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Old December 10th, 2003, 03:54 PM   #286
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yes....but the sony does not have frame mode, 20x zoom, etc....
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Old December 10th, 2003, 03:57 PM   #287
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also is my computer suffiecient for editing and after effects rendering
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Old December 10th, 2003, 04:15 PM   #288
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You should be able to run Vegas fine on your computer. Premiere Pro may not run depending on whether or not your AMD processor has the SSE instruction set.

Make sure your monitor can run at a high resolution (1280X___) or have 2 monitors (need a video card that supports dual monitors [most do] with the right connectors). No NLE works well at 800X600, while 1024X768 is quite cramped. Try a high resolution and see how your eyes take it.

A faster computer will of course render faster. For After Effects you can setup a render node/farm to render faster. I don't have any experience with that program though.

Quote:
yes....but the sony does not have frame mode, 20x zoom, etc....
frame mode may not be too important (more vertical resolution, worse looking motion, progressive images)
20X zoom isn't too useful unless you're using a tripod. For controlled shooting situations, it might help you get more depth of field, but the VX2000 has bigger chips. Not sure which is better.
The VX2000 has a lot better low light, but that isn't particularly useful for movie making. It would be useful for documentaries and weddings though.
To me the VX2000 gives slightly nicer images. There are some image comparisons over at http://babelfish.altavista.com/babel....html&lp=ja_en.

You'll probably be happy with either. The only major difference I see is that the VX2000 has superior low light.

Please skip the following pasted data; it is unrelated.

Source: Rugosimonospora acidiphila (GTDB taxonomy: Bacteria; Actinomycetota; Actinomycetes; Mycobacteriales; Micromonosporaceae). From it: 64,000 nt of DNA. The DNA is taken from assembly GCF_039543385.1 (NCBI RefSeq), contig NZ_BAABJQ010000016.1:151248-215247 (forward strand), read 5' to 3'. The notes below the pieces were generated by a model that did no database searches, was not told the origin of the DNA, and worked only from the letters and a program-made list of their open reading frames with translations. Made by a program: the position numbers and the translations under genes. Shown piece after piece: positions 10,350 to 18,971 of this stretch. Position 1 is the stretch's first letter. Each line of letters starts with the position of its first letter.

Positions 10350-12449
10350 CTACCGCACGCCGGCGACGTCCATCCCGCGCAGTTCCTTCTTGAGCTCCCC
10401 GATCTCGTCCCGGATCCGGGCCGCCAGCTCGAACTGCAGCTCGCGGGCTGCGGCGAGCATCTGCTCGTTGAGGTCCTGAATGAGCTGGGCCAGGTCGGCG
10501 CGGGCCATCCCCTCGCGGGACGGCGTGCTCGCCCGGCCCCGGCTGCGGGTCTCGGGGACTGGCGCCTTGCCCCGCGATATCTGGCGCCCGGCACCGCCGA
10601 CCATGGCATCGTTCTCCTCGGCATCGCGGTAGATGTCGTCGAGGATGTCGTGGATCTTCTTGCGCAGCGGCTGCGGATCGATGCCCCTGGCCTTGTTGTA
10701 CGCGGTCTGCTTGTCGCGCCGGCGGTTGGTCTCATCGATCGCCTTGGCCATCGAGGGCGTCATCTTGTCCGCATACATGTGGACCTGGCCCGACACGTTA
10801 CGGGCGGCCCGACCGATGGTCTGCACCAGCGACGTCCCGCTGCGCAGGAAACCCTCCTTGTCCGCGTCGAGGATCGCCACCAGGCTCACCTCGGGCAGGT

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Old December 10th, 2003, 04:24 PM   #289
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The main difference is that bigger chips give you a cleaner, sharper image. If you play the same footage from a 1/4" chip camera next to that from a 1/3" chip camera the 1/4" chip stuff will appear soft. Frame mode and a longer zoom are not relevant in most TV spots. You want the highest resolution and cleanest picture you can get.
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Old December 10th, 2003, 05:00 PM   #290
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i do have a render farm setup, its quite nice, i just have to turn on the node and it starts up AE upon OS boot
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Old December 10th, 2003, 05:15 PM   #291
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shoot the vx2100 is only 2400 at B&H, if i could get 1400 for christmas (Doubtful) i could get one, i have a while, i could save.....

with the render farm of the 2400 and the 1 ghz duron i can render 1 min of magic bullet footage with look suite applied in an hour...not too shabby....
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Old December 10th, 2003, 11:41 PM   #292
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Riley, I'd be looking at the best camera possible. You computer set-up sound pretty good and you can upgrade computers gradually as money comes in. You wouldn't be dissaapointed in either the VX2100 or the GL2, or the 953 for that matter in terms of image quality but the VX/GL win in terms of image control.
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Old December 22nd, 2003, 05:02 PM   #293
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A good first DV mini cam?

I'm sure I'll get many opinions on this subject, but here it goes anyway. I'm looking to purchase my first DV mini cam. What camera would you say would be the best overall camera? Take price,performance,reliability and everything into account. Right now I shoot mainly outdoor sporting events, hockey games, and some other thing's. I've had many people try and sell me on the Canon XL1-s but $4,600 is a little out of my range at this time. Besides, I've read reviews saying this is not the camera to be carried around in the way I would use it. ANy help would be great. Also I really like the Sony's. So anyone with any of the Sony camera's I'd really like to hear what you have and how you like it. Thanks